By DONOVAN HARRELL
Graduate students, professors and University of Pittsburgh administrators began testifying this week before the Pennsylvania Labor Relations Board.
The week-long hearing, which is taking place in the Hilton Garden Inn in Oakland, will determine whether or not graduate students are considered employees who have the ability to unionize.
The Pitt Graduate Student Union is one of two main unionization campaigns that have rustled the Pitt community. Both campaigns are represented by the United Steelworkers Union, one of the largest unions in the Pennsylvania area.
Pitt chose legal representation from Ballard Spahr, a Philadelphia-based law firm that, according to its website, offers clients “union avoidance training and counseling” and knows “how to help clients maintain a union-free environment” among its many legal services.
In their opening statement on behalf of Pitt, Ballard Spahr legal representatives said, among many arguments, that graduate students are students and not employees.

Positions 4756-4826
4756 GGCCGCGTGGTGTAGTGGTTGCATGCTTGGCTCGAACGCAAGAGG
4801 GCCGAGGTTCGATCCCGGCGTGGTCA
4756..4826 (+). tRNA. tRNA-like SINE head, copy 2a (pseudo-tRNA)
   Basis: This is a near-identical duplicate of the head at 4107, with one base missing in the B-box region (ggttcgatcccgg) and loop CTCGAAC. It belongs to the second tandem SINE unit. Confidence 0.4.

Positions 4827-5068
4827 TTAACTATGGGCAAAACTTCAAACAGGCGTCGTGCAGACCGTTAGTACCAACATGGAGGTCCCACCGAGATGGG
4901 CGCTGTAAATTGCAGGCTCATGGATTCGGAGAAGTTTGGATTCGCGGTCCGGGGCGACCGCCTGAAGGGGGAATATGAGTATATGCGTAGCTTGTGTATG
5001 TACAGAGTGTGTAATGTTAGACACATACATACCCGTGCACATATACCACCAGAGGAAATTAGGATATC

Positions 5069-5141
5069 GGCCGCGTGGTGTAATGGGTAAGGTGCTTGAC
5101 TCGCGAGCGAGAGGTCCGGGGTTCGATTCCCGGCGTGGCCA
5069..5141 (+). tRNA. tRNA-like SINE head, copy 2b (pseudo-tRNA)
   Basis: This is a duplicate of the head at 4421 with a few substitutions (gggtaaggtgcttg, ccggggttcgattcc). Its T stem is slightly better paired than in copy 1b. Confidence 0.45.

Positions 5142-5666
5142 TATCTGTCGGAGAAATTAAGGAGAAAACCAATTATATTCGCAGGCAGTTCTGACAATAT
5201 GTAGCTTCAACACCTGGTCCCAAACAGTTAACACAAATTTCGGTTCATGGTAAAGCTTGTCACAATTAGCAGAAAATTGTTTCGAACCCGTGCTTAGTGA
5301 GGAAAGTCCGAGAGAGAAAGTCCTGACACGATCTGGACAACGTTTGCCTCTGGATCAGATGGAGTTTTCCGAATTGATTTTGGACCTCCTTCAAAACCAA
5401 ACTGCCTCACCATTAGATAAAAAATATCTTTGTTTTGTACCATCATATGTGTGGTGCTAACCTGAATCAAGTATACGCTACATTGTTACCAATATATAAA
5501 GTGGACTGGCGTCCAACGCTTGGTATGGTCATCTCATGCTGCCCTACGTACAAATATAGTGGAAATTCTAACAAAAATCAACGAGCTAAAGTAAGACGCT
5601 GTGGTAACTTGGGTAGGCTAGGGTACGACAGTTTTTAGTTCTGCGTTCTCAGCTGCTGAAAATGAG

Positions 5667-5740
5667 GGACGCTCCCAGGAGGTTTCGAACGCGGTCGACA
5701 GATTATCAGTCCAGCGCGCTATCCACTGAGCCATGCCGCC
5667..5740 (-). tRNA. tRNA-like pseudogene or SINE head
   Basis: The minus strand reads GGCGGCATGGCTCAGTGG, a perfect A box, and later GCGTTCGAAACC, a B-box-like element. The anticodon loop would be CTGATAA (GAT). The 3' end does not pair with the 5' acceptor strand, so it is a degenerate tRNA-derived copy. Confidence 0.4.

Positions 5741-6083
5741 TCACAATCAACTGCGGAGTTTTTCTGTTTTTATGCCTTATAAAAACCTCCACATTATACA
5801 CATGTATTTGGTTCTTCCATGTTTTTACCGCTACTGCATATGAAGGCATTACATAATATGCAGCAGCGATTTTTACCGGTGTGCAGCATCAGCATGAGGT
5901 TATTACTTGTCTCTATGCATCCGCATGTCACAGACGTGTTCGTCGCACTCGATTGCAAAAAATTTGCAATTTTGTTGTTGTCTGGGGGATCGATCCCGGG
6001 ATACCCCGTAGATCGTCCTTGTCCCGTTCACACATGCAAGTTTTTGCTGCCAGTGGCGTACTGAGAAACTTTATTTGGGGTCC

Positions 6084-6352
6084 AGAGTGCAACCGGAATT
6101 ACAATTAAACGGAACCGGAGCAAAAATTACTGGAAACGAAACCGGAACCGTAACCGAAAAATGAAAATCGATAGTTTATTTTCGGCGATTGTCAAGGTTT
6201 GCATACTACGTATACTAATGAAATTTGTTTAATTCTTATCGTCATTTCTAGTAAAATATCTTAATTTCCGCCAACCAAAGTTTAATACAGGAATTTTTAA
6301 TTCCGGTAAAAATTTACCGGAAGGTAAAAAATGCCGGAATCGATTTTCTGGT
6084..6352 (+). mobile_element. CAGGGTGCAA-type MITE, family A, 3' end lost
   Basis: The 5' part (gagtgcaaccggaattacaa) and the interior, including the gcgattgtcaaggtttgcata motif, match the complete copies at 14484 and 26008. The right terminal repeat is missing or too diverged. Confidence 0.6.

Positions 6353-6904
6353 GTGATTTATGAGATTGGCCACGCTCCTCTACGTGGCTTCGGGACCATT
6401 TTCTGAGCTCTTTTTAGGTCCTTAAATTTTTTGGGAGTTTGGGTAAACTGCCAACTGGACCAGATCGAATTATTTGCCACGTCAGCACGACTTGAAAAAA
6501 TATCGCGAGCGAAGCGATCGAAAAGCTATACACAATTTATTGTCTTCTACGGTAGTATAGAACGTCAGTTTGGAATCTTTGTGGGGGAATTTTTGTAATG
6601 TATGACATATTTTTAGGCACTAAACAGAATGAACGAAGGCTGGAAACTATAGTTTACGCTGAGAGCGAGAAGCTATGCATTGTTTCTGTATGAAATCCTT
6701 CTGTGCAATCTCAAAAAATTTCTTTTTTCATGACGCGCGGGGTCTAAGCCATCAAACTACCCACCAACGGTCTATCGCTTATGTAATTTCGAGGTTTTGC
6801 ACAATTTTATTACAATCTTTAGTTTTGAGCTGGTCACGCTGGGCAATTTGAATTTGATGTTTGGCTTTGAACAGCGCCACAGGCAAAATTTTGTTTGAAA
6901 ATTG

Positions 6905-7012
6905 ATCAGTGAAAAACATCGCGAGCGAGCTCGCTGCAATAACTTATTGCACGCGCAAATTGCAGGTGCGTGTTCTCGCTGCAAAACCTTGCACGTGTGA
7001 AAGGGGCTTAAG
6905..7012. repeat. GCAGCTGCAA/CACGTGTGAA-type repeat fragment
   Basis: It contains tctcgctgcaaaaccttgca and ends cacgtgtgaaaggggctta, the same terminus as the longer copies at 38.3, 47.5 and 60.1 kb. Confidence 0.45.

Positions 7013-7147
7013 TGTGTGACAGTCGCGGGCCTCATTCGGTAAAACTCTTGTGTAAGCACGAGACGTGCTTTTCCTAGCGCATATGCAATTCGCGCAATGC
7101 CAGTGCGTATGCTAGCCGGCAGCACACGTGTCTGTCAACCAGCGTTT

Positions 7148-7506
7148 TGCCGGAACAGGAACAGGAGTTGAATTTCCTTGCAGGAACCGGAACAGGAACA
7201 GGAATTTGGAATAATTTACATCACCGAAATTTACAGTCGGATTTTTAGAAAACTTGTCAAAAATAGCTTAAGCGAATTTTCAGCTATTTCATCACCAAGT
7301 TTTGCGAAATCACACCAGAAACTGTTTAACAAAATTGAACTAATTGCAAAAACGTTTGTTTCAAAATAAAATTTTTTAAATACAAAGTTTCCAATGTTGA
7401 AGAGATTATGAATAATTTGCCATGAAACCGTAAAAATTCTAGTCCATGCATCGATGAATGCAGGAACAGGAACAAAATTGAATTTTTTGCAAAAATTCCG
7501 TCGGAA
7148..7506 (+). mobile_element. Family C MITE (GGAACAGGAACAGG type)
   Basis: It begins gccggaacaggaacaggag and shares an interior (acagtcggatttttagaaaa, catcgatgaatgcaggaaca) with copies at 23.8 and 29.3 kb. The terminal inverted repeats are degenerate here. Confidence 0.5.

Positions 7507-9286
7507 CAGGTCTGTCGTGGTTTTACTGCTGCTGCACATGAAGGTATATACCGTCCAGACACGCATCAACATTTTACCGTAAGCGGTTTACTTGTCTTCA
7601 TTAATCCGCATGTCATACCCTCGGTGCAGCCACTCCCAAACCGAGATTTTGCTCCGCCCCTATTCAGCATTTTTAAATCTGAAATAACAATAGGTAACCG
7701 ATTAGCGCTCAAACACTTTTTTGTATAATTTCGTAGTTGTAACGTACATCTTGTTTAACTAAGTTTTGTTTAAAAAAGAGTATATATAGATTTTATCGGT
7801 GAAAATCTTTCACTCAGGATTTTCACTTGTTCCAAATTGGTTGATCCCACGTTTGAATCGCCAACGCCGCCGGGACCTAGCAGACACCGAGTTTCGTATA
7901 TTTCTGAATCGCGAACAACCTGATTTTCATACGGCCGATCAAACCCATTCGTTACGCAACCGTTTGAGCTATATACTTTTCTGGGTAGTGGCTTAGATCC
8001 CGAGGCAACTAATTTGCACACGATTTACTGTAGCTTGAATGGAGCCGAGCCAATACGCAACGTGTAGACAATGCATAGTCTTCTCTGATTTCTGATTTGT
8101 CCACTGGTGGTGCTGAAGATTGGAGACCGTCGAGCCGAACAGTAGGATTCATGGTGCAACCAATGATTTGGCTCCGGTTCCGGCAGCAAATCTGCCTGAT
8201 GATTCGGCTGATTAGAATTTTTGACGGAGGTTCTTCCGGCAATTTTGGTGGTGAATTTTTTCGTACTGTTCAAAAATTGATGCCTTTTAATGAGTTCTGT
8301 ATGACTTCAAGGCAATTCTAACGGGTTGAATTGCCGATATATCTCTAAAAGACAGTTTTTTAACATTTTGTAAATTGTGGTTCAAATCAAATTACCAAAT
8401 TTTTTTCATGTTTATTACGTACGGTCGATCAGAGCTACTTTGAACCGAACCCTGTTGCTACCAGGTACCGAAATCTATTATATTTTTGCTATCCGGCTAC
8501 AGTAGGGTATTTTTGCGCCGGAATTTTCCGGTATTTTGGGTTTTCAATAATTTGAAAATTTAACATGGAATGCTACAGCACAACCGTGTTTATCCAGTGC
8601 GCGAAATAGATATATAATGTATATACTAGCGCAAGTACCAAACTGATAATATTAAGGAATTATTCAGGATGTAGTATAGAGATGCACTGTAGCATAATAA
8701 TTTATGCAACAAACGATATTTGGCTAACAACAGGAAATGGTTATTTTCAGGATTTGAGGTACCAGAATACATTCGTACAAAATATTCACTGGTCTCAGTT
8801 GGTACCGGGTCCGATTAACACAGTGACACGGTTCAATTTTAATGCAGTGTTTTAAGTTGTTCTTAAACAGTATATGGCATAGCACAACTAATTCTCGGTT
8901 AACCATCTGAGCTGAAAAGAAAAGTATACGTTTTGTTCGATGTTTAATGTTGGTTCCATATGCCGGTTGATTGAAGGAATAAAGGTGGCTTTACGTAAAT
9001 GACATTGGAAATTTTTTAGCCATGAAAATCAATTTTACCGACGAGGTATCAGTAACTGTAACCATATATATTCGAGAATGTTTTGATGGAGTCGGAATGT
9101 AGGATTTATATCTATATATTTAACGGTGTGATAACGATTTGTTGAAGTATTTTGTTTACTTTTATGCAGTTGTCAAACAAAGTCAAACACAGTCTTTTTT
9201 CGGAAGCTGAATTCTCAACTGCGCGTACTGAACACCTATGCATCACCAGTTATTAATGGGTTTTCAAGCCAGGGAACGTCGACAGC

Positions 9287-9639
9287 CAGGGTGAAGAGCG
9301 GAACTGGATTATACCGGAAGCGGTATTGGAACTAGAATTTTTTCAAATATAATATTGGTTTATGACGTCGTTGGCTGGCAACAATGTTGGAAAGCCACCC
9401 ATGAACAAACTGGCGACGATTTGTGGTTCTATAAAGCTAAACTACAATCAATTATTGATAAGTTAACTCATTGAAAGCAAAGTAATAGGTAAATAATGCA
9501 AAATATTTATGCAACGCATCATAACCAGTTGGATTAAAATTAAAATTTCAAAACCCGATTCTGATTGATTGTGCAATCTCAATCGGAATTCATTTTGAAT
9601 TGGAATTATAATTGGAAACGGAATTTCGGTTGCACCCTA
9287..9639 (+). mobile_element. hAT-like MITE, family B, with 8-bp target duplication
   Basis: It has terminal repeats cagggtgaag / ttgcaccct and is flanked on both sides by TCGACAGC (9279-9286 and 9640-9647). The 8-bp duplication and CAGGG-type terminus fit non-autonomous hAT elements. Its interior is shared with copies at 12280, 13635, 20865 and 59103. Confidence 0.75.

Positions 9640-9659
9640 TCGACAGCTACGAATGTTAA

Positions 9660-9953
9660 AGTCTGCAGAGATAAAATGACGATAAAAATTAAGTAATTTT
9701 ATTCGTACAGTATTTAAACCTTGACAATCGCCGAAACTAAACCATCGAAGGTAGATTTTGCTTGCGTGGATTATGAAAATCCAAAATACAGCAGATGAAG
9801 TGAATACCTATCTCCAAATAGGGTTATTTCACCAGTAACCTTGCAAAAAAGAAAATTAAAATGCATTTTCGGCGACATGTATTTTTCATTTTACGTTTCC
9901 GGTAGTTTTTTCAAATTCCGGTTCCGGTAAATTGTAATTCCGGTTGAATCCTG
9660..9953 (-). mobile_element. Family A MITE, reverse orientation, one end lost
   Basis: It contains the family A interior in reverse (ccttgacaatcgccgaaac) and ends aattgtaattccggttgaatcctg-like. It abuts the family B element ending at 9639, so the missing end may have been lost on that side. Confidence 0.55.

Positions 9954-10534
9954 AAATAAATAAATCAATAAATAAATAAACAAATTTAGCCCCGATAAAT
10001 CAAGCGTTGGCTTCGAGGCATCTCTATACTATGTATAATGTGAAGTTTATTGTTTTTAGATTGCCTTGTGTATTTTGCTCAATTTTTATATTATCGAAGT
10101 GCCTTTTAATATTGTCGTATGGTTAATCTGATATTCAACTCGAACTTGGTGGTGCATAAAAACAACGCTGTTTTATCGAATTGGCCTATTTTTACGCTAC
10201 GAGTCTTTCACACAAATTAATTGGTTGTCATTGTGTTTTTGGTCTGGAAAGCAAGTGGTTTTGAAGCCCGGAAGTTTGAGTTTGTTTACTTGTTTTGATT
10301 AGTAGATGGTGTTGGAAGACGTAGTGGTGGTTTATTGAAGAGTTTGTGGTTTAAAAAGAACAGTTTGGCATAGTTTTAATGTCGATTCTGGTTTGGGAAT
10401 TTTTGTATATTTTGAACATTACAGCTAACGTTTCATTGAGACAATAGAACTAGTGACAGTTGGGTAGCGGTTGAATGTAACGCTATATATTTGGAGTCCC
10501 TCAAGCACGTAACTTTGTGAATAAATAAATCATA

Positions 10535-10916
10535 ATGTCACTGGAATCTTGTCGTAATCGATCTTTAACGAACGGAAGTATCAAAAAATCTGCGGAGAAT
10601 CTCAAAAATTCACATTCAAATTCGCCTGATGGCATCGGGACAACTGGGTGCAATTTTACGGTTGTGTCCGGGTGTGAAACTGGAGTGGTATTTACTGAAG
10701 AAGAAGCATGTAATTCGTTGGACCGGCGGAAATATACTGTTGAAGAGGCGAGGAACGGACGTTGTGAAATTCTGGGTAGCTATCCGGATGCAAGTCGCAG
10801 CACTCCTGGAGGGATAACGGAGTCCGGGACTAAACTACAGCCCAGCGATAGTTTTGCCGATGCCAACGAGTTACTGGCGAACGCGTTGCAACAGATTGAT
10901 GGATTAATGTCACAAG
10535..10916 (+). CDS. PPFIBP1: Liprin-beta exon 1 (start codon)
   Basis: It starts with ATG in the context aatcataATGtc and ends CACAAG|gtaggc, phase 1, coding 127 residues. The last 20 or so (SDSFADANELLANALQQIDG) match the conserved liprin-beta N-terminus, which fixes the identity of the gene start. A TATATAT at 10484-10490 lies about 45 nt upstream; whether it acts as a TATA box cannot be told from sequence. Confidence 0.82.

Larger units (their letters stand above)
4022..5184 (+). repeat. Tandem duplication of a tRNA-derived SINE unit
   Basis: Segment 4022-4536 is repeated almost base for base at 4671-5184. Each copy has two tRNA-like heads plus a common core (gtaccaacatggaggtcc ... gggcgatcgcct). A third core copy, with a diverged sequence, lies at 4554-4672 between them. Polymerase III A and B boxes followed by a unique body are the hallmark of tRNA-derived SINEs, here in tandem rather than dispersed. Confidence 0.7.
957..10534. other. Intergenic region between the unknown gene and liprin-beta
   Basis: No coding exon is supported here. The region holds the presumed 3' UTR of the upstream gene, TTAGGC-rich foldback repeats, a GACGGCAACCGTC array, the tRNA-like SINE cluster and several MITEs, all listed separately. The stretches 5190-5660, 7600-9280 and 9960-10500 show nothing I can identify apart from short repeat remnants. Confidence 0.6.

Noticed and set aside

Pitt also provides graduate students stipends, tuition remission, health insurance and other forms of financial support to ensure that students are able to focus on their studies, the legal representatives added.
USW legal representatives said graduate students do the same, or similar work, as adjuncts or other part-time faculty. While a Pitt policy is in place that says graduate students who teach are limited to 20-hour work weeks, some testified that this policy is loosely enforced.
The hearings will continue until Friday at the hotel from 9 a.m. to 5 p.m.
Donovan Harrell is a writer for the University Times. Reach him at email@example.com or 412-383-9905.